I don’t mind saying I’ve been a little nervous about this post since we here at Murderati decided to do a workspace theme (two) week(s). See the answer to what’s your workplace like, is not exactly a straight forward one for me. Let’s start with where, first. The simple answer to that is this is where:
(I’m talking about the world, not the wall where my map is hanging. And, yes, I also keep all my lanyards.) Okay, perhaps that’s a little over stating, and I’m certainly not trying to be flippant or snobby. But the truth is, I tend to work away from home more than I work at home. And if I’m traveling I might work in my hotel room, at the coffee shop on the corner, on the train, at a bar…wherever. Also I’m doing a lot of research while I’m traveling…taking notes, pictures, movies…getting impressions of where I’m at, etc.
But let’s stick to the actual writing process. If I’m being completely honest I do most of it when I’m not traveling. Still, there is the question of where. To answer that I need to break down my process into four parts: plotting/synopsizing, writing the book, rewriting 1 (editor’s notes, light passes), rewriting 2 (copy edits, read through, heavy rewrites).
These four parts are basically done in one of two different places: home or away from home. Plotting/synopsizing and rewriting 2 (the heavy stuff) are almost always done at home. I do a lot of talking to myself in these phases, and also some pacing and the like, so the privacy works out for me. At home, I work at my small dining room table.
Trust me, it’s usually not that clean. As you can see, I face a nice view of a green courtyard. Very soothing.
As I said, I do a lot of plotting here. So I thought I’d show you some of the tools I use:
Let’s start on that back wall…my famous giant post-its are a big help. Each page tears off and I can stick them to other walls around my place. Then there’s the dry erase board. What I do there is once I’ve filled it, I’ll take a digital photo of it then erase it and start again. On the table left to right, back row first: dry erase pens and cleaner, my MacBook, my iPad with keyboard dock (used for research, and typing when traveling), my iPhone in front of that which allows me to work away from home but not be out of touch, and one of my two digital cameras – the one shown is water proof. (I also have an HD video camera, but I tend to use the video on my digital cameras more often.) Front row from left: pad of grid paper for making building layouts and maps, set of color pencils, regular ruler and drafting ruler, my work tracking booklet where I keep track of what I do daily (word counts, what project I’m on, any significant events), digital card adaptors for iPad and computer to transfer photos, my docking cord for phone and iPad, stack of note books each for a separate project that I take with me as needed, colored index cards, and, finally, colored sharpies.
As an example of how my process is continually changing, the index cards are a recent addition, used with the new book I’ve just started writing.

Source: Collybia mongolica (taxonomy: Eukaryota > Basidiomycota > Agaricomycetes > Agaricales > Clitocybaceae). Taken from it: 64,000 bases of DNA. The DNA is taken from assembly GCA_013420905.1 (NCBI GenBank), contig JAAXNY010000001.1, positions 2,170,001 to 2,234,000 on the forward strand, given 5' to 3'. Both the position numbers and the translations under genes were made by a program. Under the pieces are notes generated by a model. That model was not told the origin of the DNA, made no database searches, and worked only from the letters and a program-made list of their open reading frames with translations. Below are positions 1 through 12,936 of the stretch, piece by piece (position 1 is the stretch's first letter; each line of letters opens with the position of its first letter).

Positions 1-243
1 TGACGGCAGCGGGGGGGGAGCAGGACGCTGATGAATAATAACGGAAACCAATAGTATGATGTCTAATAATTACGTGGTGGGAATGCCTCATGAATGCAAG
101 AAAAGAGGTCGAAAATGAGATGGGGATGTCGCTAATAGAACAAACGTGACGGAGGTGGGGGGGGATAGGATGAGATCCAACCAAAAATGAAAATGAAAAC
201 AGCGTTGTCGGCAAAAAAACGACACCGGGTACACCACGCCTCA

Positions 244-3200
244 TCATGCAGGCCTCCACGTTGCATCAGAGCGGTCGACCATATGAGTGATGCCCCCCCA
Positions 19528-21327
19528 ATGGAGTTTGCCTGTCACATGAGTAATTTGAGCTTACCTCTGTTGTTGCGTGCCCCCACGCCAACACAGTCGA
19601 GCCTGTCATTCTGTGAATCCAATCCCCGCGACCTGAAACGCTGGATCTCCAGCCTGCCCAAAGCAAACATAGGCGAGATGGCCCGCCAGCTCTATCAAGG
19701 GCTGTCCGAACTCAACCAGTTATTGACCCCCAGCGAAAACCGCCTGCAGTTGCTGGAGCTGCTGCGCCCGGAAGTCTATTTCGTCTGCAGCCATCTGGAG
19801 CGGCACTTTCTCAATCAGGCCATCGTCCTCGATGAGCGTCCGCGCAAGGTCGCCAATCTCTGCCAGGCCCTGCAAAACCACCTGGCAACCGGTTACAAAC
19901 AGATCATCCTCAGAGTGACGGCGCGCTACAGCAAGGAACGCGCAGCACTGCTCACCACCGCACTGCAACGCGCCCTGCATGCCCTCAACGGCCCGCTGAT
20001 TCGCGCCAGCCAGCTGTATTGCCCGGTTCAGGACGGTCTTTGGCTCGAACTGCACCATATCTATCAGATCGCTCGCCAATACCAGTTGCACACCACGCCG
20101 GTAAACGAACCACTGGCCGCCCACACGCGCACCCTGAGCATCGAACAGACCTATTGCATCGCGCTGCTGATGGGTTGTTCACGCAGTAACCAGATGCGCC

Okay, so that’s my home workspace, and tools. What about those other two parts of my process – writing and rewriting 1? Those I do for the most part away from home. Why? Because for some reason when I’m creating new material the distractions at my house (TV, books, bed for napping) tear my attention away. So I go to coffee shops or cafes. For the past year and a half, I’ve found one specific place I go to most of the time. It’s the Novel Café in Santa Monica.
There are actually several Novel Cafes. Our own Mr. Schwartz turned me onto them. Only the one he exposed me to is now known as 212 Pier. I stopped going there when they shut it down for renovations when the new owners took over, and ended up going to the Novel that’s only about four blocks away. It’s newer and not quite as quirky, but I like it, and so I’ve stayed. It’s about a 20 minute drive from my place, and makes me feel like I’m going to an office…in a good way. It gets my brain focused in the right direction. Plus the cafe is set up for people to work there all day. Free wi-fi, plenty of tables and plugs, and a full kitchen. You can stay from opening to closing and they won’t kick you out. In fact, there are a lot of regulars who, like me, use it as their office, too. Web designers, screenwriters, other media professionals, and even a few other novelist (which is good since that’s the name of the shop.) I often run into my friend and mega-talented author Tim Hallinan there. We’ll end up spending a few hours writing at adjacent tables…well, writing, talking, writing…talking.
Here’s a shot of my favorite table looking out at the rest of the café:
It’s tucked into a little nook for those who want a little more privacy. This table is at the edge of that area, so I get some privacy, but also can watch what’s going on everywhere else. And as a good thriller writer, I can see the front door, so I know who’s entering in case I need to make a quick getaway out the back. (Hasn’t happened yet.)
And a reverse angle of the table:
Yeah, you’re not seeing things. Those are surfboards. A surf school operates out of a room in the back of the café. Oh, and that area just behind my table, with the open, black curtain? That’s home to a clairvoyant who keeps really odd hours and I hardly ever see her. But I’m hoping some of her psychic vibes are wafting over me as I write.
Anywho…those are my workspaces. At least for now. My process is always in a state of transformation.